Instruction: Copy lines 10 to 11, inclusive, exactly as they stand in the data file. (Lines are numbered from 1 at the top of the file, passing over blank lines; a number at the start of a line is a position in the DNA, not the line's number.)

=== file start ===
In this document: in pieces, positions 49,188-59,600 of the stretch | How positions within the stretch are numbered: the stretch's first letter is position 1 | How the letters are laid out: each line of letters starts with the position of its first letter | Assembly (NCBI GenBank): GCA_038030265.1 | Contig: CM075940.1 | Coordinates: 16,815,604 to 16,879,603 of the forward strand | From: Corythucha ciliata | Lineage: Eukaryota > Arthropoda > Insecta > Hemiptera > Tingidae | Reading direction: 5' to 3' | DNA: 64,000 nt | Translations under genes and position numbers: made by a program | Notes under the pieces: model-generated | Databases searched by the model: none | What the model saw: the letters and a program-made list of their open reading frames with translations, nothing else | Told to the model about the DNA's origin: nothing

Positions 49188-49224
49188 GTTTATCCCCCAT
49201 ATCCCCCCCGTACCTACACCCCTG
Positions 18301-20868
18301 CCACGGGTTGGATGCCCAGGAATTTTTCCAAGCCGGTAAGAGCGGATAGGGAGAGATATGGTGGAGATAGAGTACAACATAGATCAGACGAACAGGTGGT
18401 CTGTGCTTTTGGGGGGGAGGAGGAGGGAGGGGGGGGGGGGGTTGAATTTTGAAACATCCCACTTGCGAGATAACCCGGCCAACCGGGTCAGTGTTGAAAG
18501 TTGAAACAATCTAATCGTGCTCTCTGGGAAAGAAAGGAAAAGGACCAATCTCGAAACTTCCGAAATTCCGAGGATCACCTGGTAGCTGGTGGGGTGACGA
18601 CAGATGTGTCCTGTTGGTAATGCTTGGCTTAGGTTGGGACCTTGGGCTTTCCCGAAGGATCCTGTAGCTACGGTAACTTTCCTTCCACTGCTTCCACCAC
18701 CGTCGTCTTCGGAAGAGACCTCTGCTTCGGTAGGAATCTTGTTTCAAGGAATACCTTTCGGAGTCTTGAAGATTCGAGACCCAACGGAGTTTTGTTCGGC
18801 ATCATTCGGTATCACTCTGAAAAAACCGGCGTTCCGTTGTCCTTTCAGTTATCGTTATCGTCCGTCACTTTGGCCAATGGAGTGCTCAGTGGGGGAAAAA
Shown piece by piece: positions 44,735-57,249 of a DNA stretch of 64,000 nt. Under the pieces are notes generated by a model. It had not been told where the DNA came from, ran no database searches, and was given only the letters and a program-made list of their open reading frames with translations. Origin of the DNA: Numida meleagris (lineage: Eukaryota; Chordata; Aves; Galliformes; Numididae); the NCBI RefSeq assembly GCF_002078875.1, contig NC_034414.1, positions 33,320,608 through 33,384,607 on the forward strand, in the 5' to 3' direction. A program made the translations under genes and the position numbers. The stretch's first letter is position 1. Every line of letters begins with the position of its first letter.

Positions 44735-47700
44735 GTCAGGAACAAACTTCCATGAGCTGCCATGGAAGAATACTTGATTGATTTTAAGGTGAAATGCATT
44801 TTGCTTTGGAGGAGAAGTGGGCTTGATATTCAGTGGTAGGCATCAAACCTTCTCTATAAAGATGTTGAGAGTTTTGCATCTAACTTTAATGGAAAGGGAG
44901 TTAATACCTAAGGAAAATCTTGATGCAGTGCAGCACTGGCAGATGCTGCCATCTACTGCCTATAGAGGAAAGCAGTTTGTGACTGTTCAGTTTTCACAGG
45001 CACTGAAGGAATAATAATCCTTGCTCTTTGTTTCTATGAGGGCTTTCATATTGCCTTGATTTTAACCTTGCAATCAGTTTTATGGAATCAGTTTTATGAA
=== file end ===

18701 CGTCGTCTTCGGAAGAGACCTCTGCTTCGGTAGGAATCTTGTTTCAAGGAATACCTTTCGGAGTCTTGAAGATTCGAGACCCAACGGAGTTTTGTTCGGC
18801 ATCATTCGGTATCACTCTGAAAAAACCGGCGTTCCGTTGTCCTTTCAGTTATCGTTATCGTCCGTCACTTTGGCCAATGGAGTGCTCAGTGGGGGAAAAA